• and a further 10 minutes in the oven with the door open and the oven switched off

This bread went a deep dark colour and had a wonderful sweet and nutty smell when it finally came out of the oven.

The dough weighed 1545 grams unbaked and the finished bread weighed 1328 grams, losing about 12% in weight over the course of the bake.

Whole Wheat Whole Rye Sourdough Hybrid Mellow Bakers Baking

I sometimes use a probe thermometer to take the internal temperature of the bread, but because I prefer my bread well baked and not sticky in the middle I find this is not very helpful, as the thermometer will register a technically cooked temperature when it is not cooked enough for us.

If you like the flavours of wholemeal and rye this is a good loaf to bake! This is one of the September breads for Mellow Bakers. If you have Bread by Jeffrey Hamelman do join in and give it a go.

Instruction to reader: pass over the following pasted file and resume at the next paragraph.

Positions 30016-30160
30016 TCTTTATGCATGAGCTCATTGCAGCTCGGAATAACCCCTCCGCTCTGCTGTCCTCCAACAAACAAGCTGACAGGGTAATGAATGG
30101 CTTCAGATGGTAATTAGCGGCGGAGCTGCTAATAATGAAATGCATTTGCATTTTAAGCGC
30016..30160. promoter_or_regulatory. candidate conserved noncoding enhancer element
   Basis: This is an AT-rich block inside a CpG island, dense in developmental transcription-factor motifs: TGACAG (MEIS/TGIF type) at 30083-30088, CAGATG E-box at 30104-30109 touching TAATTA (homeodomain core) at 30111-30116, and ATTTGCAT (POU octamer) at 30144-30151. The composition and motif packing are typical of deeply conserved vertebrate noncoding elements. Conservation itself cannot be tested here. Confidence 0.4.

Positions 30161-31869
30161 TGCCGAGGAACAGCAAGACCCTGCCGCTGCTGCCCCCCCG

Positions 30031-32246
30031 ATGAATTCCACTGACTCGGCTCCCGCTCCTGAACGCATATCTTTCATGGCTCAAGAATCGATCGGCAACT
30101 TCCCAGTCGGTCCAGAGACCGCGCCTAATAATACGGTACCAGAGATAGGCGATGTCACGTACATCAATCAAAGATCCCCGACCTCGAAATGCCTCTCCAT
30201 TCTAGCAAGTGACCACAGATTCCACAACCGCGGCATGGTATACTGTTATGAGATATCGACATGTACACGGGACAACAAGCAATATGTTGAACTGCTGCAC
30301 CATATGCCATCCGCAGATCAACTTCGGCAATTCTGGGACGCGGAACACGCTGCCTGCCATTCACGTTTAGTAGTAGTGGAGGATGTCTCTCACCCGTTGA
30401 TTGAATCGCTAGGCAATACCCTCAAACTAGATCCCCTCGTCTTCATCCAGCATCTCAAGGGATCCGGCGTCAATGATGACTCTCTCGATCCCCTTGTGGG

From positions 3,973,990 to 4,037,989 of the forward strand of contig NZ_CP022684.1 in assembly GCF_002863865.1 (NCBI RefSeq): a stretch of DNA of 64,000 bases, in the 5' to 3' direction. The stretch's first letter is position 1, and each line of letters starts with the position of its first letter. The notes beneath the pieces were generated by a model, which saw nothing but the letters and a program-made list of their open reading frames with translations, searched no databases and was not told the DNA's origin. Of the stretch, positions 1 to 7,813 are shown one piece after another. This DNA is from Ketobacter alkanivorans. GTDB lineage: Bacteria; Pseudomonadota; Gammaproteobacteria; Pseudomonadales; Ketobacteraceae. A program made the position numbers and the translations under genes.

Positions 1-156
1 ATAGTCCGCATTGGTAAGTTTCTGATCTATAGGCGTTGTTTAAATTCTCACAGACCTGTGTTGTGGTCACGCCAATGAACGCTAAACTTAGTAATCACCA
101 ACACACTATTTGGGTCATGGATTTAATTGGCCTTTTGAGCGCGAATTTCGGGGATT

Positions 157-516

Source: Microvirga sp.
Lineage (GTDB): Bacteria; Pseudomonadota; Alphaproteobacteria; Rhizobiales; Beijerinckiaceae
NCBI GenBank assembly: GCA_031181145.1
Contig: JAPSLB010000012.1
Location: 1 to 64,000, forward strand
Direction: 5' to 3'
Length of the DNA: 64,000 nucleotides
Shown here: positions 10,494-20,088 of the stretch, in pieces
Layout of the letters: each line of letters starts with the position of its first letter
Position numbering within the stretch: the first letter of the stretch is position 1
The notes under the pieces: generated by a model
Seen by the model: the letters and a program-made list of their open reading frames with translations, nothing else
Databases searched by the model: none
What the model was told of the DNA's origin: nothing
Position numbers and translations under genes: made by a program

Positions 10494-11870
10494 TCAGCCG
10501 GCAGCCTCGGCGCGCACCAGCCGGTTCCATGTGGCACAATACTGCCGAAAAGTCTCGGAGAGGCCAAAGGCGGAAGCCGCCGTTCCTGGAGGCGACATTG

Whole Wheat Whole Rye Sourdough Hybrid Mellow Bakers Baking

29 thoughts on “Whole Wheat and Whole Rye Bread for Mellow Bakers

  1. cityhippyfarmgirl

    Ohhh, two ovens… Ah, one day…
    I don’t have the book but I might fiddle with those ratios. I haven’t done any rye types since my Scandinavian ‘patch’. I should though as I love them.

    1. Joanna Post author

      One day I will have a wood fired bread oven.. dreams, dreams.. If you like wholemeal this is a good bread to make as it is darker and denser than one made with just strong flour and rye which is the one I usually make :)

    1. Joanna Post author

      Thank you, I wasn’t sure whether we’d get it into the oven and still keep its shape, it started getting a little hump at one end when we were moving it… :D

  2. heidi

    I love your slashing technique, Joanna!
    This is one beautiful loaf-cutting it into quarters certainly makes is more manageable, doesn’t it?
    I use yeast to goose the starter as well- as it tastes and smells like sourdough- that is what I call it. Especially using rye and whole wheat flour, I think a little yeast AND some white flour are advisable in order to get something other than a hard loaf.
    Great pictures!

    1. Joanna Post author